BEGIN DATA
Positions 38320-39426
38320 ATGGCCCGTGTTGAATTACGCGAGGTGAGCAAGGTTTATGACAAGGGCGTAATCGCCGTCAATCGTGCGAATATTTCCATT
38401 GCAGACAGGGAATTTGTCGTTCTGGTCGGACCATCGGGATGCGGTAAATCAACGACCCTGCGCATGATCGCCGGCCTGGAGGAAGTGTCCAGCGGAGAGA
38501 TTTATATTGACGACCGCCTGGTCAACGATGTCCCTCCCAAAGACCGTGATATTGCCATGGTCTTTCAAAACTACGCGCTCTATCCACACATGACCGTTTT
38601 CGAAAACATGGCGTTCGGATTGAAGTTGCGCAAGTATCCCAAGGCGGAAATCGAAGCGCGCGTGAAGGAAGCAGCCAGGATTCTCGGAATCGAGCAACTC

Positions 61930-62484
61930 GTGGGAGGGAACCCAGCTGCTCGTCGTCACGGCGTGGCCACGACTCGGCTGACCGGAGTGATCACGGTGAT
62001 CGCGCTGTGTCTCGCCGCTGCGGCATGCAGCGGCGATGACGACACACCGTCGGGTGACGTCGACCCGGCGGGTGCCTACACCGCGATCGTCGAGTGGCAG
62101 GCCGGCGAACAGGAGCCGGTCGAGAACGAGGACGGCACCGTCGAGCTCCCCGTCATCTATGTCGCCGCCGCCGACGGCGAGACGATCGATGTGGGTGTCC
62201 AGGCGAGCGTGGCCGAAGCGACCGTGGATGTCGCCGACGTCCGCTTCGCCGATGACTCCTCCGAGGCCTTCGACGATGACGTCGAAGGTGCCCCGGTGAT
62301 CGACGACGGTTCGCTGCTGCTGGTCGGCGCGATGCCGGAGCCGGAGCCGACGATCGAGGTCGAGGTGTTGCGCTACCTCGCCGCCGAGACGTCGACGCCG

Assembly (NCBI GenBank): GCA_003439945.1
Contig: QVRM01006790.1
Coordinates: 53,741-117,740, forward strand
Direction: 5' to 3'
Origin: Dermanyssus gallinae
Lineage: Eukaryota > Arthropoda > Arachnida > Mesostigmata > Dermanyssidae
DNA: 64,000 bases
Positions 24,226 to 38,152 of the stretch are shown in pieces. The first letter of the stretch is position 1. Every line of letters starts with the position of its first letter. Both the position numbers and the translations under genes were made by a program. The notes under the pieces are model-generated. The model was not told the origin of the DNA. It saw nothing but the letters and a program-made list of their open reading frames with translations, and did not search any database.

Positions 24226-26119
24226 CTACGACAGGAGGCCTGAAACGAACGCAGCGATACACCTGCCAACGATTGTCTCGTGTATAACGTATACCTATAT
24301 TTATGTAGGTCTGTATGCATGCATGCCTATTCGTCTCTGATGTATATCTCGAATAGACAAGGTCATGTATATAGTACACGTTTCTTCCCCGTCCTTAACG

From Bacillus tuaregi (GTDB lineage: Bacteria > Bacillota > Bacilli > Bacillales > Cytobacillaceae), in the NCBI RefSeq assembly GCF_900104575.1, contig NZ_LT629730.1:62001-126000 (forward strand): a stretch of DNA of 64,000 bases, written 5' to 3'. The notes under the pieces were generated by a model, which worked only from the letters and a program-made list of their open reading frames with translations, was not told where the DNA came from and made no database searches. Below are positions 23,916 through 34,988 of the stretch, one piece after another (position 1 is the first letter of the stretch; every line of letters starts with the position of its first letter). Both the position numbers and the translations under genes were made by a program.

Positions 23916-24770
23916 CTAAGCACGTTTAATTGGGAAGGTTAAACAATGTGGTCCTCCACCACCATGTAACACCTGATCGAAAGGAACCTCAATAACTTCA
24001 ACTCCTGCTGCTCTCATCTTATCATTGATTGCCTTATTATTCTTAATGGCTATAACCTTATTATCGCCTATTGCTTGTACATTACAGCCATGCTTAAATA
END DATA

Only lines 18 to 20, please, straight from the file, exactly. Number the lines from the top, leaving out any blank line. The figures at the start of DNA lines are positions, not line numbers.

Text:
DNA: 64,000 bases
Positions 24,226 to 38,152 of the stretch are shown in pieces. The first letter of the stretch is position 1. Every line of letters starts with the position of its first letter. Both the position numbers and the translations under genes were made by a program. The notes under the pieces are model-generated. The model was not told the origin of the DNA. It saw nothing but the letters and a program-made list of their open reading frames with translations, and did not search any database.

Positions 24226-26119